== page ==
Count III

In June 2000, the client retained the respondent to represent her in a Chapter 7 bankruptcy. The respondent failed to communicate with the client about her bankruptcy from July through early September 2000. The respondent became angry with the client when she called him in early September to inquire about the status of her bankruptcy.

On September 5, 2000, the respondent filed a the bankruptcy petition on behalf of the client. The First Meeting and Examination of Debtor (“341 meeting”) was held on October 3, 2000. The respondent intentionally failed to speak to the client at the 341 meeting. During the 341 meeting, the bankruptcy trustee requested verification of the ERISA status of the client’s 401(k). The client provided the respondent with documentation that she had cashed in her 401(k). The respondent misplaced the Form 1099 and did not forward it to the trustee.

On March 7, 2001, the trustee filed a motion to dismiss the bankruptcy due to the client’s failure to provide documentation of the ERISA status of her 401(k) plan. The respondent did not notify the client of the motion to dismiss; he filed an opposition to the motion to dismiss that admitted all of the trustee’s allegations and stated that the debtor had been directed to obtain the necessary documentation. The client, after receiving notice of the motion to dismiss directly from the court, contacted the trustee’s clerk, who directed her to send the necessary documentation directly to the trustee. She did so and the trustee withdrew the motion to dismiss.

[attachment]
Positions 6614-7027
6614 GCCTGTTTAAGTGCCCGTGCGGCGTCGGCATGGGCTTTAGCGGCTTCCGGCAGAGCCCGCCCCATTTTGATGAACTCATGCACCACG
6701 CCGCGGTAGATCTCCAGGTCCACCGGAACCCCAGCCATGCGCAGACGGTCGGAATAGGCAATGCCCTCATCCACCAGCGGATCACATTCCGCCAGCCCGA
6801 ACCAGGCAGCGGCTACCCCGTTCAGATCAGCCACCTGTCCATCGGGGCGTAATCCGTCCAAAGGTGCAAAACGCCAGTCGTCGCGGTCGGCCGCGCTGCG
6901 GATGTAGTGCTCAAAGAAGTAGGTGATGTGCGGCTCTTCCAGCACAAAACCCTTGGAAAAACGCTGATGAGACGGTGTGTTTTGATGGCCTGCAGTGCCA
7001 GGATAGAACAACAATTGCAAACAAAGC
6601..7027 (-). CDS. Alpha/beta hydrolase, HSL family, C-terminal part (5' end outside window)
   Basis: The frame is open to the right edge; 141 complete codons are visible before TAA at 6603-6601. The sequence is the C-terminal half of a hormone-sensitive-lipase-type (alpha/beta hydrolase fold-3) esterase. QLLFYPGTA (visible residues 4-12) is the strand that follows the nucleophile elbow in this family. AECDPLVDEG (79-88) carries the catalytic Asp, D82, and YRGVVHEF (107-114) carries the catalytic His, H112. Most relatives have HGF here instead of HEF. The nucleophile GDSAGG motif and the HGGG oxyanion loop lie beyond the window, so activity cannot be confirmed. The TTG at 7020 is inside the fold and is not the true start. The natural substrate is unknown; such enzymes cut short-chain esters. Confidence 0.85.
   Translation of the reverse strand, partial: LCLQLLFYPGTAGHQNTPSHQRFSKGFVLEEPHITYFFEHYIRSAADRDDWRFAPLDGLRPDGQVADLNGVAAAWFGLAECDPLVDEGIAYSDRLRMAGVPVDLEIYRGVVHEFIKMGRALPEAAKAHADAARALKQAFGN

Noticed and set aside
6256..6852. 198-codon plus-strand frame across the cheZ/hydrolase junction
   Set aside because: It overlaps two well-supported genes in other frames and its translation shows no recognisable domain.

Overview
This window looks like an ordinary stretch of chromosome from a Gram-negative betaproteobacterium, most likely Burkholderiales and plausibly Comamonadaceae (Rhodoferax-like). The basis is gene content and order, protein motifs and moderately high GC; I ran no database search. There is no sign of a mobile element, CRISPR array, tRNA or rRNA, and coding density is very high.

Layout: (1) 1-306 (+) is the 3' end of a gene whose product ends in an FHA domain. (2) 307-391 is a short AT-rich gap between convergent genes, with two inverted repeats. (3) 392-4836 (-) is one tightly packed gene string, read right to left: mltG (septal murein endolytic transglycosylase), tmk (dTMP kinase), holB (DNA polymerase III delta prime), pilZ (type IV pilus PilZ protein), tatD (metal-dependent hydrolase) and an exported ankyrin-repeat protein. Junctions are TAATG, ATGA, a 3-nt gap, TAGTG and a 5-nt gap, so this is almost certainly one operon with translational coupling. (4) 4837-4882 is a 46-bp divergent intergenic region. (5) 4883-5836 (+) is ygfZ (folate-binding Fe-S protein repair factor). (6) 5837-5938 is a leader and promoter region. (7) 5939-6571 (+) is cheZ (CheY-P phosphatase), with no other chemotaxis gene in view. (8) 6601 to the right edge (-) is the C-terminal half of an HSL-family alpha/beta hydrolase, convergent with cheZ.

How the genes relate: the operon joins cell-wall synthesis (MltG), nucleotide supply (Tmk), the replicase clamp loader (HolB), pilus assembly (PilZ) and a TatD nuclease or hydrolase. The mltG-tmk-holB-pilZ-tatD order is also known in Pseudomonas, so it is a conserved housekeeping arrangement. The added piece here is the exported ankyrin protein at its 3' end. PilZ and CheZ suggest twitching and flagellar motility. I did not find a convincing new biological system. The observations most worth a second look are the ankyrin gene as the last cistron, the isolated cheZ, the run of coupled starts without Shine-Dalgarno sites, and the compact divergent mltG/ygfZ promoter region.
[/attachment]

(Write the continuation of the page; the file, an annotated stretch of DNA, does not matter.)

The respondent's misplacement of the client’s Form 1099 constituted an unintentional failure to preserve his client’s property, in violation of Mass. R. Prof. C. 1.15, and his failure to adequately defend his client against the motion to dismiss, constituted a failure to seek the lawful objectives of his client, in violation of Mass. R. Prof. C. 1.2(a). The respondent's failure to inform the client that the trustee had filed a motion to dismiss her bankruptcy, and that the trustee had not received the required documentation of the ERISA status of her 401(k), violated Mass. R. Prof. C. 1.2(a), 1.3, and 1.4(a) and (b).

Count IV